The median time spent coughing for the study group was 16.5 seconds per hour with a wide range between patients (0-52). Time spent coughing was higher during the day than at night. The median time spent coughing during the day was 20 seconds per hour (range 0-78), whereas at night this was 3 seconds per hour (range 0-89; p = 0.02, Wilcoxon rank test). There was a moderate correlation between time spent coughing per hour during D and N (r = 0.60; p = 0.015).
Analysis of subjective measurement
Thirteen patients completed the subjective evaluation form (Table 4). The median cough score during the day was 3 (range 0-5) and was higher than at night (median 2, range 0-4; p = 0.02; Wilcoxon rank test). There was a moderate correlation between cough scoring for D and N (r = 0.77; p = 0.002). Patients with a high cough score for the day tended to assess night coughing similarly (Table 5).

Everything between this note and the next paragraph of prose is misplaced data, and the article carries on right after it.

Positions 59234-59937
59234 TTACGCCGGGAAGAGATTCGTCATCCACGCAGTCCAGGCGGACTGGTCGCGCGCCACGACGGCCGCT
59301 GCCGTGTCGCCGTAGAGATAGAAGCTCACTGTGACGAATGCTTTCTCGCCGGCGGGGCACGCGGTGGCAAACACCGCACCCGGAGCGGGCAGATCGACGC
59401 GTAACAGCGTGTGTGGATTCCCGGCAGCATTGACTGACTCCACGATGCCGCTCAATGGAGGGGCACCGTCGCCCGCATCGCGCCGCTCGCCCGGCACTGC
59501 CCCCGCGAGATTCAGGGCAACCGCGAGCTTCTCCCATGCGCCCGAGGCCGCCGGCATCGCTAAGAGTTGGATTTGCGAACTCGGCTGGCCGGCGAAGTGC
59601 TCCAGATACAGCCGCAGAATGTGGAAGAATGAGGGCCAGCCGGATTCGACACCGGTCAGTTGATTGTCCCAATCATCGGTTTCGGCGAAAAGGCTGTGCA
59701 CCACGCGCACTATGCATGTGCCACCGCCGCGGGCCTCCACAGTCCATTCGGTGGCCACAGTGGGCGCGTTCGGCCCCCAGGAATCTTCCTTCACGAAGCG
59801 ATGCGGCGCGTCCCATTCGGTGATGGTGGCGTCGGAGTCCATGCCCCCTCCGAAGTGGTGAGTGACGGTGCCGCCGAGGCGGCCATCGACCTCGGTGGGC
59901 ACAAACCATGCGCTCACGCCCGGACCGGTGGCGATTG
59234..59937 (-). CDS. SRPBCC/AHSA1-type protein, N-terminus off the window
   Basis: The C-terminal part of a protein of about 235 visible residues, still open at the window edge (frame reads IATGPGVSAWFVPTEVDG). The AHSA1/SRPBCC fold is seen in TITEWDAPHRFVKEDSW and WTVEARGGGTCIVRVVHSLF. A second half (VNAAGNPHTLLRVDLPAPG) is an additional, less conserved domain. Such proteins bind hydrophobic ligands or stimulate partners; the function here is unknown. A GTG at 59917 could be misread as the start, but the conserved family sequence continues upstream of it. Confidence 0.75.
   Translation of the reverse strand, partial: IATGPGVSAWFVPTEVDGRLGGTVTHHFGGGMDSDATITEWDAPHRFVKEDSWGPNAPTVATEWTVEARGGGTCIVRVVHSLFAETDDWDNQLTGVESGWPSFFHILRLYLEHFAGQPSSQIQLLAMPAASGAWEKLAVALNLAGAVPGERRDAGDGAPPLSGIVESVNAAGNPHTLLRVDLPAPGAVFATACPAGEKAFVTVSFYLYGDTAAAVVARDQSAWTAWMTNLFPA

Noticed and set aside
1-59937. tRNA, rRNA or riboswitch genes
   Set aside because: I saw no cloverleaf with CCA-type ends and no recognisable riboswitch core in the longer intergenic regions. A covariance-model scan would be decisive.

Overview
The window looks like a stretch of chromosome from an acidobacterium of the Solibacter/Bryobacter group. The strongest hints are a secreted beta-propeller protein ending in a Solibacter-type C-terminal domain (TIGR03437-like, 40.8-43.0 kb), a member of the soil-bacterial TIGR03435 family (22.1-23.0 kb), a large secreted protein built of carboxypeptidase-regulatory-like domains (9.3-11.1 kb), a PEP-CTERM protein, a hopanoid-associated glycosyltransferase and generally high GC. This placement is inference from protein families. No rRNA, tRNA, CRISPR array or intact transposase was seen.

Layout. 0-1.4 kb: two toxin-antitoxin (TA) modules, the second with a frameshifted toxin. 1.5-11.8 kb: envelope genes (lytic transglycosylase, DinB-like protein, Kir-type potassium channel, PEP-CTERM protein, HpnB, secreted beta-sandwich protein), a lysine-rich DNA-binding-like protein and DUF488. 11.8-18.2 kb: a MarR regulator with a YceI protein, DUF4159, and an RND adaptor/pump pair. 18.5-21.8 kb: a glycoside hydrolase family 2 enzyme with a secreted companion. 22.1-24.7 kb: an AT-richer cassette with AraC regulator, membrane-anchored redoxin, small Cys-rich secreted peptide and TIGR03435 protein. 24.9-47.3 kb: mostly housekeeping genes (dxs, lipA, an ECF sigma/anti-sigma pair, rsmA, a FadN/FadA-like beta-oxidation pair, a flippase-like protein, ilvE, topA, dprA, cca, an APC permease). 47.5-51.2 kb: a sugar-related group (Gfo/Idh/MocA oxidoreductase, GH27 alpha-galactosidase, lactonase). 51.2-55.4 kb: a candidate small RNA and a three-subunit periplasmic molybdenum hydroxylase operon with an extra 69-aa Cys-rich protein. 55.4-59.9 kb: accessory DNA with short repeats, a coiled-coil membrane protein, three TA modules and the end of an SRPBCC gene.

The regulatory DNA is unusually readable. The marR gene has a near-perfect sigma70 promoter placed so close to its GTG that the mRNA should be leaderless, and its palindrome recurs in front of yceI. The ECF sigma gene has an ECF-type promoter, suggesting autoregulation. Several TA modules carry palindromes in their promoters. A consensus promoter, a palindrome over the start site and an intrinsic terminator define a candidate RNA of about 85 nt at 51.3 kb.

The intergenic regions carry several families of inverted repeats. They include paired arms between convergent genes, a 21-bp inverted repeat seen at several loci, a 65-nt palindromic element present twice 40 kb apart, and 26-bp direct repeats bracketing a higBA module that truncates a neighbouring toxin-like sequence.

Correlation between subjective and objective measures
For the daytime, subjective cough scoring correlated moderately with the number of all cough incidents (r = 0.63; p = 0.022) and the number of cough incidents per hour (r = 0.60; p = 0.029) (Table 5 and Figure 2). However, for the daytime period there was no significant correlation between cough score and the time spent coughing per hour (r = 0.48; p = 0.1). As assessed for the night-time period, there was no significant correlation between subjective cough scoring and all studied objective parameters, such as the number of incidents per hour (r = 0.29; p = 0.34) (Figure 3) or time spent coughing per hour (r = 0.26; p = 0.4). There was no significant correlation between the NRS and either cough incidents per hour (r = 0.52; p = 0.066) or time spent coughing per hour (r = 0.37; p = 0.21).